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Paul Delaroche’s works were heralded as masterpieces in the nineteenth century, and the man himself was lauded in 1853 by one Italian critic as “at the summit of all living painters.” But while his paintings themselves are still familiar to many, Delaroche the artist fell into almost total obscurity during the twentieth century. Stephen Bann addresses this lacuna in art scholarship, presenting an in-depth examination of Delaroche’s career.
Bann situates Delaroche and his wide-ranging oeuvre in the context of early nineteenth-century visual culture. From his early historical paintings to experimental pieces influenced by photography, the book analyzes each stage of Delaroche’s artistic development—as well as his major masterpieces such as The Execution of Lady Jane Grey and The Princes in the Tower. Bann also analyzes the numerous reproductions of Delaroche’s works in a variety of visual mediums, including engravings by Mercuri and Henriquel-Dupont, lithographs, popular prints, and the photographs that illustrated Delaroche’s first retrospective catalog.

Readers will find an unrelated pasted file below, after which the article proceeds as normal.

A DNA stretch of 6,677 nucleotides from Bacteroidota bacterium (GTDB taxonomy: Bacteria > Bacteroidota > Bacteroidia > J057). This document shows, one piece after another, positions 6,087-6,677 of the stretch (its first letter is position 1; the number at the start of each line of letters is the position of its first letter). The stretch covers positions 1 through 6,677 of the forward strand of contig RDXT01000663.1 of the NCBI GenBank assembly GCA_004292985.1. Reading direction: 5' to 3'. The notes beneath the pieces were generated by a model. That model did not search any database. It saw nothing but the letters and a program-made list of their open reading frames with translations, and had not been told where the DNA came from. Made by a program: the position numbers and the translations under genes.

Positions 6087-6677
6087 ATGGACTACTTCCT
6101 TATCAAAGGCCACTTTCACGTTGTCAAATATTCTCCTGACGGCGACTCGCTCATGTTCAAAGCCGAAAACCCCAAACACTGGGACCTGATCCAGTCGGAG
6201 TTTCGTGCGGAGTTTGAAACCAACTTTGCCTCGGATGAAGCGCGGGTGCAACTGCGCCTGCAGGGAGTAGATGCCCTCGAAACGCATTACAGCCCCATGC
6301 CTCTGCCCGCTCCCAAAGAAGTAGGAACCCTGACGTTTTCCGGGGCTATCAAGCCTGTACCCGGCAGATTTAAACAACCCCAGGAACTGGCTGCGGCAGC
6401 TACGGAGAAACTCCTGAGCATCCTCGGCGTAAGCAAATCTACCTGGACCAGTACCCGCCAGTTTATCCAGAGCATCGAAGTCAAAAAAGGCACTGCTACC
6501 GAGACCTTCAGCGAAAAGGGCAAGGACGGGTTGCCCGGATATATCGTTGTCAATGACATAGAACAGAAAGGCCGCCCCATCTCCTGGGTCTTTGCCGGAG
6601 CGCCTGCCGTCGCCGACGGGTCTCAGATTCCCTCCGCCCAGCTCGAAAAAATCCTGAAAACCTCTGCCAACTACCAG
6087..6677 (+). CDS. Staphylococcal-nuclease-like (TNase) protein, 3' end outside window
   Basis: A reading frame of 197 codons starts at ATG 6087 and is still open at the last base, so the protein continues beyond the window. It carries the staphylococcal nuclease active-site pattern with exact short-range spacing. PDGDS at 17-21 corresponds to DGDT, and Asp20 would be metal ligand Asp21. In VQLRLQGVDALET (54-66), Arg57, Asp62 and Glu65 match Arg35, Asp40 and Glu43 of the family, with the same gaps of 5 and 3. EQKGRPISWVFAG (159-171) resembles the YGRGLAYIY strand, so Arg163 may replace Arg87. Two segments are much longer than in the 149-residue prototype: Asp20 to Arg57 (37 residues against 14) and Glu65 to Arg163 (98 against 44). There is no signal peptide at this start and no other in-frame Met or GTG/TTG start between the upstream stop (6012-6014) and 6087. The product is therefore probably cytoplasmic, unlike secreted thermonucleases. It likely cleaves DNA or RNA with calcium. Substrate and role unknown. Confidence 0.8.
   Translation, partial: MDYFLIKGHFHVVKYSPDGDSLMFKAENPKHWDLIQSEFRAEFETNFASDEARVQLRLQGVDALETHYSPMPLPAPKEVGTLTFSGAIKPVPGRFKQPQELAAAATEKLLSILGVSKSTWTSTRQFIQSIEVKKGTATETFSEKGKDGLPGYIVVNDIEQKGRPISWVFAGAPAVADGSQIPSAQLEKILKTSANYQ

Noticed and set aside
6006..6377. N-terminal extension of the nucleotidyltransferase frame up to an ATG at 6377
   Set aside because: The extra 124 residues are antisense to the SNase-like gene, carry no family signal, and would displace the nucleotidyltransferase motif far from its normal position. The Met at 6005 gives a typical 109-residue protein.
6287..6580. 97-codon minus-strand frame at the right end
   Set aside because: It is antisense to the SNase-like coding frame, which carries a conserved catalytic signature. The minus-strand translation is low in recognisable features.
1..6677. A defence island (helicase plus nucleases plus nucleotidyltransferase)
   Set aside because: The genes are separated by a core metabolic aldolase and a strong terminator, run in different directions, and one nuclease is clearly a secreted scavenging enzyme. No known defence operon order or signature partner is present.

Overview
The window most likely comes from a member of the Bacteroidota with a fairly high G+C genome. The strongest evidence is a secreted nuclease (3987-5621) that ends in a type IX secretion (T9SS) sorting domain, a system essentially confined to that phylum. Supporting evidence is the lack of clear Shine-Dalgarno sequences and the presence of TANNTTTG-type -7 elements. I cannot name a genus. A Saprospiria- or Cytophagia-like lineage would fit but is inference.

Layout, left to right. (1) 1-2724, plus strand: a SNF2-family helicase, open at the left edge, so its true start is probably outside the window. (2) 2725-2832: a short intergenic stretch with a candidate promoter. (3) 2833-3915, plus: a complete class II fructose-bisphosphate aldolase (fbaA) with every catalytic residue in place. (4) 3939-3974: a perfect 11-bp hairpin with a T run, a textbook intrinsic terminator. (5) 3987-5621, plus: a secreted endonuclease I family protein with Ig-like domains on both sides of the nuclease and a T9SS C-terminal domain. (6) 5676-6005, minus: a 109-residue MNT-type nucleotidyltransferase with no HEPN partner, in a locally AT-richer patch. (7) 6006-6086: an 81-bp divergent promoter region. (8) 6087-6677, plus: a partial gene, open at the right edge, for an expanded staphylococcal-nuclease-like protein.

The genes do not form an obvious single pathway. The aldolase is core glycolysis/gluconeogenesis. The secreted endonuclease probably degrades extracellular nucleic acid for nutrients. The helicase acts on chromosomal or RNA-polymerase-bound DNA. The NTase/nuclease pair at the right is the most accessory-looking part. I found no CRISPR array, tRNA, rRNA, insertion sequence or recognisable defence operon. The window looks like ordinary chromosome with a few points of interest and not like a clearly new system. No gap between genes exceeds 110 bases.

An unparalleled and lushly illustrated study, Paul Delaroche restores a neglected master to his rightful place in nineteenth-century European art.
|Preface and Acknowledgements||9|
|Introduction: Rise and Fall of a Reputation||13|
|1||Inscribing the Self||33|
|2||Annunciations, Depositions, Martyrdom||70|
|3||Portraits to Panoramas||155|
|4||The Holy Family and Others||228|
|List of illustrations||295|